Coronavirus cancels summer concerts, impacts musicians who rely on touring

Music

(WTNH) — We look forward to a lot of things during the spring and summer months.  

Even when in high school, we looked forward to summer, not just because we were out of school, but a lot of people looked forward to summer concerts. And maybe you were looking forward to seeing your favorite band or performer over the coming months, as well.

Unfortunately, coronavirus and social distancing has forced concerts and music festivals like Coachella, Something in the Water, or Rocklahoma to be postponed or cancelled.

Several news outlets are reporting that large gatherings, at sports and music venues, may not return until 2021.

Sadly, a lot of bands that go on tour rely on ticket sales and merchandise sales as their primary or only source of income.  

News 8 spoke with Phil Labonte Thursday, lead singer of All That Remains, who has played in Connecticut countless times.  All That Remains was set to start tour this Saturday.  Not being on tour is going to have a major impact on their income.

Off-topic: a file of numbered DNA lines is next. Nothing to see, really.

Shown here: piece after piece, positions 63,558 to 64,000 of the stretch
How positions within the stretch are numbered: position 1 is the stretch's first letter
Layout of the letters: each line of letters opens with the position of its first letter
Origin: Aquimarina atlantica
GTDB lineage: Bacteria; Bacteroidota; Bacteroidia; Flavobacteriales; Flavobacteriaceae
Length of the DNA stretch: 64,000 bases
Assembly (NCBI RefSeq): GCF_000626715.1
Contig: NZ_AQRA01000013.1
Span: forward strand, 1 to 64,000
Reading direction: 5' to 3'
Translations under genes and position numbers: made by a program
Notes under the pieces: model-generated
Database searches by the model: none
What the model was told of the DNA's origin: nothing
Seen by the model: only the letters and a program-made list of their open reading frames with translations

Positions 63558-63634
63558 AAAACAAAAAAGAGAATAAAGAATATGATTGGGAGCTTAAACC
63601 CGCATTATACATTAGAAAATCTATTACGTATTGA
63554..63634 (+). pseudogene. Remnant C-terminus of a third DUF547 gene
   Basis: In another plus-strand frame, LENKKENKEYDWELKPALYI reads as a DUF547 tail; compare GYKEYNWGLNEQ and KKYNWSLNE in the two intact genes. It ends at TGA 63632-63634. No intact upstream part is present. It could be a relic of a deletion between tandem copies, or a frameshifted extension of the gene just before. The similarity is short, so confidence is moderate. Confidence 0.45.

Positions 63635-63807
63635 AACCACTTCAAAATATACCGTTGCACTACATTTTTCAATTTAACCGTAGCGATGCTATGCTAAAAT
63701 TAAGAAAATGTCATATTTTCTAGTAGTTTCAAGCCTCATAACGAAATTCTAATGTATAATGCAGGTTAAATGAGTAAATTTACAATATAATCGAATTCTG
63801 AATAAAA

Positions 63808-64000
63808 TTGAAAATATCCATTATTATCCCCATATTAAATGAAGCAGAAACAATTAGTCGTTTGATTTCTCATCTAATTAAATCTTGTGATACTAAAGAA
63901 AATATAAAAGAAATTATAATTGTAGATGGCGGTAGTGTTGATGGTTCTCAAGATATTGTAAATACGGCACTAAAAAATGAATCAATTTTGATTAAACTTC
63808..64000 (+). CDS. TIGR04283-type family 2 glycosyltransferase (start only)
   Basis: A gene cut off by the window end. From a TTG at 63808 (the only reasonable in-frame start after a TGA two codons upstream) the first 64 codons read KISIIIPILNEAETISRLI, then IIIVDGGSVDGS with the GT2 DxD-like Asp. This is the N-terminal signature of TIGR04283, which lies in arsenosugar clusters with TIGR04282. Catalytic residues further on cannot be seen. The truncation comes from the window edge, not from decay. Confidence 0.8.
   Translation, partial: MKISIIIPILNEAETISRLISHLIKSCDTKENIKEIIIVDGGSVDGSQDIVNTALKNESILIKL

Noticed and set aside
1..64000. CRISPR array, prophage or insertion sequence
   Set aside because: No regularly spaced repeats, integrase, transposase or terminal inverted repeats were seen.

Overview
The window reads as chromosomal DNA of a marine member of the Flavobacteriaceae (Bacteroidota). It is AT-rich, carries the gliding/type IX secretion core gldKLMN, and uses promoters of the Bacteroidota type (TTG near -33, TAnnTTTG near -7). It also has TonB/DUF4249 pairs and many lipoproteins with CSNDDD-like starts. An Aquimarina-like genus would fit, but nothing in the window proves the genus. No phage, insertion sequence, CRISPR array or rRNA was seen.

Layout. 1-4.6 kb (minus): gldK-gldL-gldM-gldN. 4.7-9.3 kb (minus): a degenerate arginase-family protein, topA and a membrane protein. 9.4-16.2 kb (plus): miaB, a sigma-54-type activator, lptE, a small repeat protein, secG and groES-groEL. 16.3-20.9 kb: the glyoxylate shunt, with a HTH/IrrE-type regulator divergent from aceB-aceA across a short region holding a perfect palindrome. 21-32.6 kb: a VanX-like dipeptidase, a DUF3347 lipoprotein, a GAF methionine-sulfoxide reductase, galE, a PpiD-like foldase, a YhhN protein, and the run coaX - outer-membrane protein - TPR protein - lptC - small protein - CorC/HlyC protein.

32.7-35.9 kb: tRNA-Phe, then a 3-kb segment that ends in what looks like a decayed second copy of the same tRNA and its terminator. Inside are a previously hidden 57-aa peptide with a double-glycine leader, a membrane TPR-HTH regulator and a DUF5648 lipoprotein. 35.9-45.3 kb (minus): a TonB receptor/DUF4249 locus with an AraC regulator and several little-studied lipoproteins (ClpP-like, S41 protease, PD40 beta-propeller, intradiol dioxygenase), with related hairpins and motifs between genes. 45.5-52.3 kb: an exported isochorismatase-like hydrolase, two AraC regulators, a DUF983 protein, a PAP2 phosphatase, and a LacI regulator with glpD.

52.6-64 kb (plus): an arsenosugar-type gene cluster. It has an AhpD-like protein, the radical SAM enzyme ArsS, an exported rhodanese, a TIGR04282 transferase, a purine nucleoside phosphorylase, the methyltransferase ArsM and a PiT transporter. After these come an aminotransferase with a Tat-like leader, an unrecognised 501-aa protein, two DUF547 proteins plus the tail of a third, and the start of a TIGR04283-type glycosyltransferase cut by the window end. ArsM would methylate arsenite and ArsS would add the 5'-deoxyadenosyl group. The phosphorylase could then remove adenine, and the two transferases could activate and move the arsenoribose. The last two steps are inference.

“The vast majority of artists’ income comes from touring, so it’s a significant hit. We go on tour for eight weeks, so that’s eight weeks of work and we don’t work continuously.  So we’ll work for eight weeks, then have a few weeks or a month off.  And so you’re not just making money for the time that you’re working, the money has to cover your operational costs because there’s overhead. It’s frustrating, but we’re doing the best we can with what we are given.”

Now Phil says that they can still reach their fans with their new music through streaming services like Twitch and YouTube, but they are looking forward to getting back on the road, whenever that may be.

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